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For the most part, the flow of #1s in the All-New, All-Different Marvel Universe has slowed to a trickle. This week, we see the debut of an important flagship series in Marvel: Spider-Man (with Miles Morales in the lead.)  Even though Marvel chose to continue telling Peter Parker stories in The Amazing Spider-Man, this series is still billed as the Spider-Man comic.

The Marvel Rundown starts now.


 

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Spider-Man #1

Writer: Brian Micheal Michael Bendis Artist: Sara Pichelli

Inking Assistance: Gaetano Carlucci Colors: Justin Ponsor

Lettering: VC’s Cory Petit

You’ve heard me say this again and again on the Marvel Rundown, but Marvel’s rebuilt continuity feels very strange to an enfranchised reader. In particular, Miles Morales has gone through a really hard reboot on all the foundation that Bendis built in the years prior to Secret Wars. This is only to be expected though, as he is now the only relic of the defunct Ultimate universe.  Thus, in conceit, the reboot is fine, but some elements of the new Miles’ character are stronger than others.  One of the weakest is his new family.  Miles’ broken home life in Ultimate Spider-Man made him a much more sympathetic character, and some of the beautiful depth to the character of Miles’ dad Jefferson is lost in this new incarnation of the character. Despite this, though, the story does good by it’s readers and finally gives the audience a truly fresh start to the world of Miles Morales.

Yes, this series #1 actually feels like a #1 rather than a continuation of old stories, renumbered to give a purportedly fresh start.

After shoving aside all of the baggage that came before, Miles’ new lease on life leads to some interesting choices in storytelling. Miles is still undergoing some of the legacy that Peter Parker carved out by not doing well in an expensive school, facing trouble with girls and even trying to balance relationships parents and authorities. Lots of the themes in this comic from the original series are still intact here without feeling like a carbon copy of the original stories from Stan Lee and Steve Ditko. Writer Brian Michael Bendis continues his streak of witty dialogue in this story, maintaining some of the charm that made fans fall in love with Morales in the first place.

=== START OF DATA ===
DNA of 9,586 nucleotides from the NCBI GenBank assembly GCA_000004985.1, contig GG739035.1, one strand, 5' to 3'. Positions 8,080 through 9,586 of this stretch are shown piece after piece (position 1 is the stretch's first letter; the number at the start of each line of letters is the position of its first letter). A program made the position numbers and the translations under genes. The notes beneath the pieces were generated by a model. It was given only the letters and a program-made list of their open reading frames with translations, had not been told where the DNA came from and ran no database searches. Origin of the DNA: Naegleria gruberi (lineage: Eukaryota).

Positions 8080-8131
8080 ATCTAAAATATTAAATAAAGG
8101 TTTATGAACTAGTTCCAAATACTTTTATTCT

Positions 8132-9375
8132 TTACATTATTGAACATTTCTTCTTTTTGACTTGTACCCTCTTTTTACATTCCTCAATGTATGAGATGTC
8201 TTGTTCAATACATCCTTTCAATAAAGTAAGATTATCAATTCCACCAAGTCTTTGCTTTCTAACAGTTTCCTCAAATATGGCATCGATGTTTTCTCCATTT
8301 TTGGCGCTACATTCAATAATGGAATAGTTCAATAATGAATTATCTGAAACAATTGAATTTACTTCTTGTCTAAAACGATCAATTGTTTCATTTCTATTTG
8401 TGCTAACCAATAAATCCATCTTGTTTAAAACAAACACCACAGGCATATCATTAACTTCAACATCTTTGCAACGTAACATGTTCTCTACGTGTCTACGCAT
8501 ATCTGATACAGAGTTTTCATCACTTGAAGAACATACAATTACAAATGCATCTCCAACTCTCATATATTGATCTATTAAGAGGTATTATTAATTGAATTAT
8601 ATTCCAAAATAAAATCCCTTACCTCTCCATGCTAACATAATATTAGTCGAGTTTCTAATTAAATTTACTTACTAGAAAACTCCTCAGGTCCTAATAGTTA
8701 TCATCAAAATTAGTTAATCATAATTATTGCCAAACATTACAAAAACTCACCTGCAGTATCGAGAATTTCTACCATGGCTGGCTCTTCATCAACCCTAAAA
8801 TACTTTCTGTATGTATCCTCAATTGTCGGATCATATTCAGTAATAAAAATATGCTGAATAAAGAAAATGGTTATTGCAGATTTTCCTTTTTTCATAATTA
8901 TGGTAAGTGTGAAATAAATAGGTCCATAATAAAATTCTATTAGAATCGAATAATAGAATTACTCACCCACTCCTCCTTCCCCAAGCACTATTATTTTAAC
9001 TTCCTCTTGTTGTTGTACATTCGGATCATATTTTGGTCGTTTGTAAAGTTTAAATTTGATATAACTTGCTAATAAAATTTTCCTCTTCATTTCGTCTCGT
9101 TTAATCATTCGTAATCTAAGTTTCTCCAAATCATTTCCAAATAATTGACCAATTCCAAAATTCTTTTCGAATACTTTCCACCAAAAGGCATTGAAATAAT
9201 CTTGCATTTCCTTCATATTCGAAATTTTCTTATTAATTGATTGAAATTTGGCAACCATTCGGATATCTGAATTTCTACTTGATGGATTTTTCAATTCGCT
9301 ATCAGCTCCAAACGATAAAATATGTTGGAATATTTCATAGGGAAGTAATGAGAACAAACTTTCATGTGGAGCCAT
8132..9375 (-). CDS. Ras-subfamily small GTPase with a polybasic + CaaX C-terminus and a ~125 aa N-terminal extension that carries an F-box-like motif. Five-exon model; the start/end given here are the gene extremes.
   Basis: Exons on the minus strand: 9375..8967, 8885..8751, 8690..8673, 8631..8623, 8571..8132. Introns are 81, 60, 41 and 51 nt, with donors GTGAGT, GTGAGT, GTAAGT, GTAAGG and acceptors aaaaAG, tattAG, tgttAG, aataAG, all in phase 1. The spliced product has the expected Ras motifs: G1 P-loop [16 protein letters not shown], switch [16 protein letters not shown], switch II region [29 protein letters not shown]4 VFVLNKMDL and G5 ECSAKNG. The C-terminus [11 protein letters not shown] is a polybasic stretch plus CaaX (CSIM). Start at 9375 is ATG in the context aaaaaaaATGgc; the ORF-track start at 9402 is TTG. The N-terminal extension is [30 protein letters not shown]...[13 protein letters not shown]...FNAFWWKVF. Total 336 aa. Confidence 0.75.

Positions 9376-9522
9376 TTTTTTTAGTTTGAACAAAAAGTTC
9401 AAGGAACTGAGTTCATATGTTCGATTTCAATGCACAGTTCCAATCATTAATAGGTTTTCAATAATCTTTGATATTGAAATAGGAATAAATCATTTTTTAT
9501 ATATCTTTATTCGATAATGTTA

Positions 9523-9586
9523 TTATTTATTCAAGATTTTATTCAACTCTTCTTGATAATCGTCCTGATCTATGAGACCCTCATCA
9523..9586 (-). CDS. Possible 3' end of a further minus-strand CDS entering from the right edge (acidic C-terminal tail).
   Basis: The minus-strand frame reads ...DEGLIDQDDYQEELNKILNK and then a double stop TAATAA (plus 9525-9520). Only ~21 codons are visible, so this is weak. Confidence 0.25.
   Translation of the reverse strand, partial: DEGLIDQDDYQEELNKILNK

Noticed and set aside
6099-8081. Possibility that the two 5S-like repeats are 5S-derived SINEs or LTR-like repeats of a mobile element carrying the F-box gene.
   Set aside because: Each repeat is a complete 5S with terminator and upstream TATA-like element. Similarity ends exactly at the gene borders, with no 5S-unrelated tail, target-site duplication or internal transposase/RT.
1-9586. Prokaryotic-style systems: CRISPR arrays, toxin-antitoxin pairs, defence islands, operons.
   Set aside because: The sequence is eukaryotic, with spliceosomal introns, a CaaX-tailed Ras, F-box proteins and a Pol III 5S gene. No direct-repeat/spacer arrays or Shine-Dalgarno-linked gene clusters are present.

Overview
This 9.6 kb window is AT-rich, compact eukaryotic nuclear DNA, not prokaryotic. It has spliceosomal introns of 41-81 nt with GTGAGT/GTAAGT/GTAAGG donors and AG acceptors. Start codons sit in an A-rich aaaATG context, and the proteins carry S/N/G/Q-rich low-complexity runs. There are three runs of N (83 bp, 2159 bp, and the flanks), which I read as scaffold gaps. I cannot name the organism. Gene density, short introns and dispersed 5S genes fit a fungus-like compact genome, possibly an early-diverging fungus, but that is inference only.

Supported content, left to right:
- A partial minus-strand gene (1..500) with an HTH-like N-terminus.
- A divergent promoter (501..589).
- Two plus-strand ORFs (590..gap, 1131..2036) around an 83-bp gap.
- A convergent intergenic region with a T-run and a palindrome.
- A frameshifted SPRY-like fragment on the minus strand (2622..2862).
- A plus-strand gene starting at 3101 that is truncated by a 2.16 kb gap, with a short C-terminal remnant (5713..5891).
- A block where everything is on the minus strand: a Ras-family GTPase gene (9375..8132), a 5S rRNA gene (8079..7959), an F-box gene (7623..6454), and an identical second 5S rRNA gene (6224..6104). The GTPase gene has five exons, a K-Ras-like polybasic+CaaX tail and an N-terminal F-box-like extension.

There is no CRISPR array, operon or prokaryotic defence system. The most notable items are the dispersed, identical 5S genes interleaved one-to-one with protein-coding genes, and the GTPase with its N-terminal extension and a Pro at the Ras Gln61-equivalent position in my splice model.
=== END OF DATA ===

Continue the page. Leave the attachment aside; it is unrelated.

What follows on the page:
Much of the supporting cast is reintroduced in this comic, along with some cameos of characters that Miles is associated with in the new Marvel Universe. The conversations and story arcs seeded in this issue have little context from before and as it turns out, the high concept aspect of the series isn’t introduced until the conclusion. The comic feels like an Ultimate Spider-Man issue thrust into the 616 Marvel Universe as great lengths have been taken since the conclusion of Secret Wars to represent the character in the Universe.

Often times a switch in artist doesn’t affect a comic book in a truly dramatic context however, this story is an outlier. Sara Pichelli, original artist of the Miles Morales Ultimate Spider-Man run, has swung back into the life of Miles Morales, actively changing continuity in little things like Miles’ clothes, Gahnke’s weight and the character of Jefferson.